12:09.42

Lauren Conway

Overworked overtired stressed out unhappy. Yes.

12:24.71

Panela Leung

I worked for it and then to have it kind of come out now. We’re all kind of like what are we about right? That’s a generation and but I don’t want that for my children I don’t want that for anybody’s children because the and the resources are out there but you have to be able to know how to ask the questions and if you were trained to just follow directions for 18 years

12:27.90

Lauren Conway

Oh, man.

12:38.31

laurenconaway

For sure.

12:44.35

Panela Leung

All the way up until you get kicked out at high school. How do you know anything about yourself? Do you even know what question to ask? What do you want to do when you grow up. And most kids are like I’m trying this you know, I had a college buddy who literally threw a pencil at the ah college catalog to decide her major because she was she just didn’t know.

12:49.50

Lauren Conway

Yeah.

13:03.77

Panela Leung

And I thought I don’t want that and I can empathize with that because I felt that too.

13:07.63

Lauren Conway

I actually picked my college major based on the fact that I own I was an English major and I chose that because it was the only major in which I only had to take one math course. And then something called an applied logic course and I was like okay I’m out.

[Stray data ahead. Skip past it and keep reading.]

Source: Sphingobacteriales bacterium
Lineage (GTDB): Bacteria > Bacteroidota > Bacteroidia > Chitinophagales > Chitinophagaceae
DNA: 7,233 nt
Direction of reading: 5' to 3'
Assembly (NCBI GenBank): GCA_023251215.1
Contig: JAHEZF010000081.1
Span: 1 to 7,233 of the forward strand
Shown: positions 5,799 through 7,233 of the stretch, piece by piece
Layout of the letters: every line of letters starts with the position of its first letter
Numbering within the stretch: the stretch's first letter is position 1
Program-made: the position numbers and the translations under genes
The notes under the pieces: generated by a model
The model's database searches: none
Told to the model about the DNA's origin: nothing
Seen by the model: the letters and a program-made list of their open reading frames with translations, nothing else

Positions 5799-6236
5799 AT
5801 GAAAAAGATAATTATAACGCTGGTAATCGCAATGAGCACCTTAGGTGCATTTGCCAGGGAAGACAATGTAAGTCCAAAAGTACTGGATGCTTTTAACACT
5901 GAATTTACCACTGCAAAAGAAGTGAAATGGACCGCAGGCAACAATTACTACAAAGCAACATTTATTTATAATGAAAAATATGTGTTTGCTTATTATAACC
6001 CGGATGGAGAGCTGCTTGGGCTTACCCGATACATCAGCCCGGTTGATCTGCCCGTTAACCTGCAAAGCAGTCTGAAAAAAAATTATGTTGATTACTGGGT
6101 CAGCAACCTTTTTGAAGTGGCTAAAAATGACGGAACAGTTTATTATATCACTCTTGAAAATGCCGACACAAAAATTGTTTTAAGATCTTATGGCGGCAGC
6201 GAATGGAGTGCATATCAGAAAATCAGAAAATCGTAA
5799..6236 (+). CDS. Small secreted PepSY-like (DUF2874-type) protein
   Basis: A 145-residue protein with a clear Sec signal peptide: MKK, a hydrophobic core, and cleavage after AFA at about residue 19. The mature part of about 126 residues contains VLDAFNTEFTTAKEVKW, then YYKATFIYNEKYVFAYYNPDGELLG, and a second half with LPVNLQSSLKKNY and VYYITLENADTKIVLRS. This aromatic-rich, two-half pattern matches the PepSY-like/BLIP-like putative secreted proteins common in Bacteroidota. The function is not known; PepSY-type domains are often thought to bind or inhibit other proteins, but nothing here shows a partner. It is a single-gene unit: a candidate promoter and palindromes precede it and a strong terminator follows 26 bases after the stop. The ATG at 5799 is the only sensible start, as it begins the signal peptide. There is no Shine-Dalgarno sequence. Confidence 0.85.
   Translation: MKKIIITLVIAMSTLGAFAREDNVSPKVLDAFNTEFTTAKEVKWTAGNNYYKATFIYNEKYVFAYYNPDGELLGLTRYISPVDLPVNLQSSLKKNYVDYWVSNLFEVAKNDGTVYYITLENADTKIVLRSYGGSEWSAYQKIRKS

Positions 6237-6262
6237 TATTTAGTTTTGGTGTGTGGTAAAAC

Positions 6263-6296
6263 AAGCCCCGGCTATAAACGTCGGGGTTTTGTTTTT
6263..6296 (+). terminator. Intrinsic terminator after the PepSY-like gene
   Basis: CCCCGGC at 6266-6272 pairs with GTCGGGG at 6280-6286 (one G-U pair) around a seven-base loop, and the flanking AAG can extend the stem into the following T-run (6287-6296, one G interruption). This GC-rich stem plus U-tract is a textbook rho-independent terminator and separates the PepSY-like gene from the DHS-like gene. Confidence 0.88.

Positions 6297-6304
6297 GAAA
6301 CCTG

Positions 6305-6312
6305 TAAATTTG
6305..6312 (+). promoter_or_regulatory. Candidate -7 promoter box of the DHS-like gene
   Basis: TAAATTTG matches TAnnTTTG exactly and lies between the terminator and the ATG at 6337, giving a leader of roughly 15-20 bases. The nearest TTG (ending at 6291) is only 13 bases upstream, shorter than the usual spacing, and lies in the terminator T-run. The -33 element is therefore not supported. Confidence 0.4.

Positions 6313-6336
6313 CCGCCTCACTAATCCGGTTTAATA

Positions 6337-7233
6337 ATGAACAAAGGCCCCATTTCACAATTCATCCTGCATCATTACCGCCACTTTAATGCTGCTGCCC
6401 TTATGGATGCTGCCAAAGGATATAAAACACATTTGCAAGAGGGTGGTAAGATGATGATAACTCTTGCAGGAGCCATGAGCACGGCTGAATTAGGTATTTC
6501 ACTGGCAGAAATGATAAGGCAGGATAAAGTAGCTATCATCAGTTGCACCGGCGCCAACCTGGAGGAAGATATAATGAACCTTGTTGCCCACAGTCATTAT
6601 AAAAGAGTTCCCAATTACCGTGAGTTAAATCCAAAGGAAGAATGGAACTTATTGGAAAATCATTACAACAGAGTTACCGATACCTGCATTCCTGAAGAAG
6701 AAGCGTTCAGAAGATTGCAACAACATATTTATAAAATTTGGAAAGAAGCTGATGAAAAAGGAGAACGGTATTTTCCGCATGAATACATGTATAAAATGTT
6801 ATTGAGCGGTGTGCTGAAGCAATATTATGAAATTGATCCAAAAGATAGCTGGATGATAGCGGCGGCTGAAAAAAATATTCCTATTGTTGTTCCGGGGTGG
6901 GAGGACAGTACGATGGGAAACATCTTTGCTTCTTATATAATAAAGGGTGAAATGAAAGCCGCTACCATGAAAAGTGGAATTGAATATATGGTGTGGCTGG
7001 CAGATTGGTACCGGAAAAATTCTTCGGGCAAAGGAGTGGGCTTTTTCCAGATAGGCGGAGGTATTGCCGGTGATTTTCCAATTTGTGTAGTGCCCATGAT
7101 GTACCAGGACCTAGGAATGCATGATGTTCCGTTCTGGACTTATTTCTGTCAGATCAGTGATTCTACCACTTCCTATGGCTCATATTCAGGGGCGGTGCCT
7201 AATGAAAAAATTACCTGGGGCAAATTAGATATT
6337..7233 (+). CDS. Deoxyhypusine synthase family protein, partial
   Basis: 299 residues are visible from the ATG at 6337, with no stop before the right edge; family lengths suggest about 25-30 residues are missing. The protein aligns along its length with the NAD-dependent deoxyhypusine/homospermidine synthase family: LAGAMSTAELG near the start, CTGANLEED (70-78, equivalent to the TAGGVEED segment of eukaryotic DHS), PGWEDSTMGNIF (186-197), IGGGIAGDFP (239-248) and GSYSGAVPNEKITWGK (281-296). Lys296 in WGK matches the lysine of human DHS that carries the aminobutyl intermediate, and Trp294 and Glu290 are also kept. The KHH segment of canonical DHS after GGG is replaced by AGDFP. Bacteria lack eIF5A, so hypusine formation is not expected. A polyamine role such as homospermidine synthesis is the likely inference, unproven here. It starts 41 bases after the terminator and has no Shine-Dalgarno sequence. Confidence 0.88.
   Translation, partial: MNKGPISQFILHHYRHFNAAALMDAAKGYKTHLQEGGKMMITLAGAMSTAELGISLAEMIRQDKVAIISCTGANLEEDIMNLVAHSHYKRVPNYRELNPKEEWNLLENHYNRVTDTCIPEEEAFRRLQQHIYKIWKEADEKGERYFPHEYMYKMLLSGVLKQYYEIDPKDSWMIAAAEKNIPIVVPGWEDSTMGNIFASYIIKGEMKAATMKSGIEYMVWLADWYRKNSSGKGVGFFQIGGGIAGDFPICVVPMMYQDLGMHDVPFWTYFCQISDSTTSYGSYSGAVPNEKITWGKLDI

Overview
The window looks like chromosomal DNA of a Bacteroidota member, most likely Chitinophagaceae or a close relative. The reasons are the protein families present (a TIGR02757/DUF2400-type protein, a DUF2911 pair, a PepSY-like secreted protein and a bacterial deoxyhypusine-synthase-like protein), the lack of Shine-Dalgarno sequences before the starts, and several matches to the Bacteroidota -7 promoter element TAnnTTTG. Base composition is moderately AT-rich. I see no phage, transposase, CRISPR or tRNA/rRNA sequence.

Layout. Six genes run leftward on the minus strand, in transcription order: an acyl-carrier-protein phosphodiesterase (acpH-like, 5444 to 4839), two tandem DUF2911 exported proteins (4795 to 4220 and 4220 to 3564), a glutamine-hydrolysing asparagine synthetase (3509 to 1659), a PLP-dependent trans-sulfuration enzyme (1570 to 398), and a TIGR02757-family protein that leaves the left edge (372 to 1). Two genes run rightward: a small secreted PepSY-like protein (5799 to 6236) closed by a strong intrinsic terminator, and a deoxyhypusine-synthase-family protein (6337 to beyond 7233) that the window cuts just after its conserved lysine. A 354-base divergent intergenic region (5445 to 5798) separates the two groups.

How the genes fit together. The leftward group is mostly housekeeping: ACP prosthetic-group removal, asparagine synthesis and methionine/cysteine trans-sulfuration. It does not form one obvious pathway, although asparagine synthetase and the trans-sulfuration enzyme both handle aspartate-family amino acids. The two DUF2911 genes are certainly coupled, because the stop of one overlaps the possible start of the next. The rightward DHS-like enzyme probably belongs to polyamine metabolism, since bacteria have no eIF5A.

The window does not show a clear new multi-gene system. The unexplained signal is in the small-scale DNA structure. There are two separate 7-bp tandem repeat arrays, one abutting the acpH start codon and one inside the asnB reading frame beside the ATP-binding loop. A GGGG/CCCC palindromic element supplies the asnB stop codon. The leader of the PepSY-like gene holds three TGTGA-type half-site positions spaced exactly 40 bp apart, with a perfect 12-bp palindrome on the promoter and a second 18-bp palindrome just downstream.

13:13.25

Panela Leung

Ha.

13:23.56

Panela Leung

Now.

13:26.16

Lauren Conway

You know I don’t want to do that. Well, that is fascinating and so for our listeners, I want to point out there. Yeah, I love this concept that you’re introducing. Because in education there is a concept called Scaffolded learning the fact, the acknowledgment, that in order to learn deeply about any subject you have to start at a base and build a strong foundation.

13:41.16

Panela Leung

I.

13:49.67

Panela Leung

Over him.

13:51.61

Lauren Conway

And then have a logical progression of knowledge that comes based on that base. So like when you’re learning the alphabet. First, you learn your letters and then you learn short words and then you learn more complex words. And then you learn sentences and how they tie together Then, you learn so you have to figure out…

13:58.24

Panela Leung

Um.

14:08.64

Lauren Conway

What that progression looks like. And so what you’re talking about is getting right to that source getting right to that foundation and building up building it up strongly and creating a foundation of understanding rather than rote memorization or um, you know, just you know.